Similarly for PAP 23(17.4%) of patients were in PaP category C (code 1) ( with a high possibility of death within 1month. Of these 14 died within the month giving a positive predictive value of 60.9%. PaP ‘s sensitivity was 36.8% because it predicted 14 out of the 38 actual deaths that occurred by one month. Out of the 94 patients who survived one month, 85 were not in category C. The specificity for the test was therefore 90.4%.

**Palliative Radiotherapy Cohort-Cohort 2 **

### One month survival prediction accuracy (Table 4c)

All four scores, Pap, PPI, modified Pap and Modified PPI showed highly significant associations (p < .001) with the actual one month survival. (Table 4c, Chi square).5(5.2%) of patients were in PPI category C (code 1) ( with a high possibility of death within 1month month).

category C because they had a poor KPS as they were immobile due to bone secondaries, and not because they were critically ill.

**3 months survival **

**Combined cohort, three month survival prediction accuracy (Table 4d) **

All four scores, Pap, PPI, modified Pap and Modified PPI showed highly significant associations (p < .001) with the actual three month survival. (Table 4d, Chi square).There was 70(26%) of patients were in PPI category B or C (code 1) ( with a high possibility of death within 3 month). Of these 55 died within three months giving a positive predictive value of 78.6%. PPI ‘s sensitivity was 39% because it predicted 55 out of 141 the actual deaths that occurred by three months. Out of the 127 patients who survived three months, 112 were not in category C. The specificity for the test was therefore 88.2%.

Similarly for PAP (107)49.3% of patients were in PaP category B or C (code 1) ( with a high possibility of death within 3 month). Of these 72 died within three month giving a positive predictive value of 67.3%. PaP ‘s sensitivity was 67.9% because it predicted 72 out of the 106 actual deaths that occurred by 3 month. Out of the 110 patients who survived three month, 75 were not in category C. The specificity for the test was therefore 68.2%. These results were similar to the results seen in the literature.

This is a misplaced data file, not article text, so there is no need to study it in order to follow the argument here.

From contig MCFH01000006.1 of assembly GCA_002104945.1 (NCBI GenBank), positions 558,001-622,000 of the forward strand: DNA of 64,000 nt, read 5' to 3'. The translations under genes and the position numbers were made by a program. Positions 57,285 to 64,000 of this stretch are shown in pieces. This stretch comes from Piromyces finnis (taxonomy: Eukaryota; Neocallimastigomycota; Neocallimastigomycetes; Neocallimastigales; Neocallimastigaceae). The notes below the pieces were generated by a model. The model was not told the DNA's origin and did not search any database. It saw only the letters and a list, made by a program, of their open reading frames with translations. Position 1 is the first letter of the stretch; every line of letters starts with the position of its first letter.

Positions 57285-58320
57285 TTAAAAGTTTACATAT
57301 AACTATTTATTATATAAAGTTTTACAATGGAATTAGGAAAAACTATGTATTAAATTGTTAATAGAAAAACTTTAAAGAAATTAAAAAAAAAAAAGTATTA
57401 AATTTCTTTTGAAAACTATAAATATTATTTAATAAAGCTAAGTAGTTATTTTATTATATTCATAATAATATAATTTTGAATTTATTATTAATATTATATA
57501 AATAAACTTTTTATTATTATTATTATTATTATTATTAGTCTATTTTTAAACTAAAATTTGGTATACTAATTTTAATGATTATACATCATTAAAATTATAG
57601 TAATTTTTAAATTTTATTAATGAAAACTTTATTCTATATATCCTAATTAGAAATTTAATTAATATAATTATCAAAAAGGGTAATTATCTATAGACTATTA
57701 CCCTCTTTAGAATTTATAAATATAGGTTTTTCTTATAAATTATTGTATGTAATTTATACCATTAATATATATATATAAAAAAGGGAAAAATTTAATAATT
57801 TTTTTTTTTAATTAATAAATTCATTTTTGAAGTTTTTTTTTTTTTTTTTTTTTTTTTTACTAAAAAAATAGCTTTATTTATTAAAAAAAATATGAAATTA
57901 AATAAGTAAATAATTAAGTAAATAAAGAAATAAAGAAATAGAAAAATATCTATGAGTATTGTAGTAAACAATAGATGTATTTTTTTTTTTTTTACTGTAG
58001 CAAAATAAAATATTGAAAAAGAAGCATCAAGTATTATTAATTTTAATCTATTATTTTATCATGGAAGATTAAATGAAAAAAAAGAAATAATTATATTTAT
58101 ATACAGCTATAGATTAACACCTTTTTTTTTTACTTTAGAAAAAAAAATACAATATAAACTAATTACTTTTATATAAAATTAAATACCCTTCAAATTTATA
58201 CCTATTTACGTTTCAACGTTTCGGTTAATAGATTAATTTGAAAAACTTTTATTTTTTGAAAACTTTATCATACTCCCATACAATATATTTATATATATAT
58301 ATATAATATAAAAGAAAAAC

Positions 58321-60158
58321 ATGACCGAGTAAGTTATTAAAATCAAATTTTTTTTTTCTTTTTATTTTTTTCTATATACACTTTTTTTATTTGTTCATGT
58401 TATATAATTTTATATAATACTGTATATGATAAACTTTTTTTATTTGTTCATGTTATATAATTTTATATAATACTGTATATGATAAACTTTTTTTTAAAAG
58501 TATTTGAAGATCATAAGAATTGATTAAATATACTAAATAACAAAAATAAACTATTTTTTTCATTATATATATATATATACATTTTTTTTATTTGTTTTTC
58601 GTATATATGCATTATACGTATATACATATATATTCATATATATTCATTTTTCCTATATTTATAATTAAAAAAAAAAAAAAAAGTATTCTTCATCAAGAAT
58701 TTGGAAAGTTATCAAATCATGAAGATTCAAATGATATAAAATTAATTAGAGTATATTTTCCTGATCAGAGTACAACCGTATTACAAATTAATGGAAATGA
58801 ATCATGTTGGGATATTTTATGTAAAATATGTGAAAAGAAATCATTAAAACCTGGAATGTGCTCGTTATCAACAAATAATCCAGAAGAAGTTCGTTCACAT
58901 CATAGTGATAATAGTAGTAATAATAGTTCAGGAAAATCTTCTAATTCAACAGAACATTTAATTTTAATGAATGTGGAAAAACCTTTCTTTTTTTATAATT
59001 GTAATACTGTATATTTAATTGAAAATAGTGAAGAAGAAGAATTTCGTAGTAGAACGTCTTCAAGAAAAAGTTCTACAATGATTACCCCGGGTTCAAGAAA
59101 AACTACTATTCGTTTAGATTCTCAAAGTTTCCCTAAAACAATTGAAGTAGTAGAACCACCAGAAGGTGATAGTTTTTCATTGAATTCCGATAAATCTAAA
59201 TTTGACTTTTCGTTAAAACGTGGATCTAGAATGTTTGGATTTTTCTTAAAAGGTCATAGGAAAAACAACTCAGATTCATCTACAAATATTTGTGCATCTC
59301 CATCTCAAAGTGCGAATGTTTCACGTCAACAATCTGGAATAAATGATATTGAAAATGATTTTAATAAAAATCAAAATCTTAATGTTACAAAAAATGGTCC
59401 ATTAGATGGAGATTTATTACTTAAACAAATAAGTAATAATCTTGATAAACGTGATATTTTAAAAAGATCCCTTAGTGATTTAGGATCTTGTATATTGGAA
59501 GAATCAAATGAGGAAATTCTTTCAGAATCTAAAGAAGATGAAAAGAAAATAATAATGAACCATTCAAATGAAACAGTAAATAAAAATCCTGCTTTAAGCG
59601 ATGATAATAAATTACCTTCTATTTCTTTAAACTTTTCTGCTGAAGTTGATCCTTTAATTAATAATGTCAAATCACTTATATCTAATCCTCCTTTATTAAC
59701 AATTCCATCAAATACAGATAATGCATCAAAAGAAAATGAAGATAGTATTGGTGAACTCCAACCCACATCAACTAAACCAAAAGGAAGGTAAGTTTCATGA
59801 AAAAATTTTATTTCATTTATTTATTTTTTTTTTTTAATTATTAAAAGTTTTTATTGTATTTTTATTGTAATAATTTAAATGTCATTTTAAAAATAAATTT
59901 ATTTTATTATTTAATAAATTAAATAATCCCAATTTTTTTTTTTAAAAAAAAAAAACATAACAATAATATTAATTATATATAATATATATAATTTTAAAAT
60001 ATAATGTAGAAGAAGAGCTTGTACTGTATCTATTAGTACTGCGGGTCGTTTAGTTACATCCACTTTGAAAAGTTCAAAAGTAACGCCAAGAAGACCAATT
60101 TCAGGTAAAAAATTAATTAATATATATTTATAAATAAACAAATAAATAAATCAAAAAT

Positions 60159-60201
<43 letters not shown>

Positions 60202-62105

### Palliative care cohort(Cohort 1) Table 4e.

All four scores, Pap, PPI, modified Pap and Modified PPI showed highly significant associations ( p< .001) with the actual three month survival. (Table 4e) 50(28.5%) of patients were in PPI category B or C (code 1) ( with a high possibility of death within 3 month). Of these 42 died within the month giving a positive predictive value of 84%. PPI ‘s sensitivity was 39.3% because it predicted 42 out of 107 the actual deaths that occurred by three month. Out of the 68 patients who survived three month, 60 were not in category C. The specificity for the test was therefore 88.2%.

Similarly for PAP 57(46.3%) of patients were in PaP category B or C (code 1) ( with a high possibility of death within 3 month). Of these 45 died within the month giving a positive predictive value of 78.9%. PaP ‘s sensitivity was 62.5% because it predicted 45 out of the 72 actual deaths that occurred by three month. Out of the 51 patients who survived three month, 39 were not in category C. The specificity for the test was therefore 76.5%.

**In the Palliative radiotherapy cohort (Table 4f) **

survived three month, 52 were not in category C. The specificity for the test was therefore 88.1%.

Similarly for PaP 50(53.2%) of patients were in PaP category B or C (code 1) ( with a high possibility of death within 3 month). Of these 27 died within the three month giving a positive predictive value of 54%. PaP ‘s sensitivity was 79.4% because it predicted 27 out of the 34 actual deaths that occurred by three month. Out of the 59 patients who survived three month, 36 were not in category C. The specificity for the test was therefore 61%.

### Inference

**ROC curves (Figures 1-6) **

ROC curves were generated for all the four scores in the 1 month and more than 3 month survival categories in all the cohorts. (Figures 1-6). There were insufficient events in the palliative RT cohort at one month to draw inferences.

In all other cases, the areas under curve (AUC) (Tables 5a-5f) for all these scores were good, and highly statistically significant.

The AUC for the combined cohorts PaP was 0.780 with CI 0.712 to 0.849, and for PPI 0.744 with CI 0.669 to 0.819 at one month. Removal of laboratory tests did not significantly reduce the AUC ( modified Pap AUC) at one month .

The AUC for the combined cohorts PaP was 0.719 with CI 0.651 to 0.787, and for PPI 0.738 with CI 0.673 to 0.804 at three month. .

As there was overlap of the confidence intervals for these scores, no score was clearly superior to the above based on ROC analysis, and the choice of score can be based on convenience, and clinical relevance as discussed in the section on sensitivity and positive predictive value.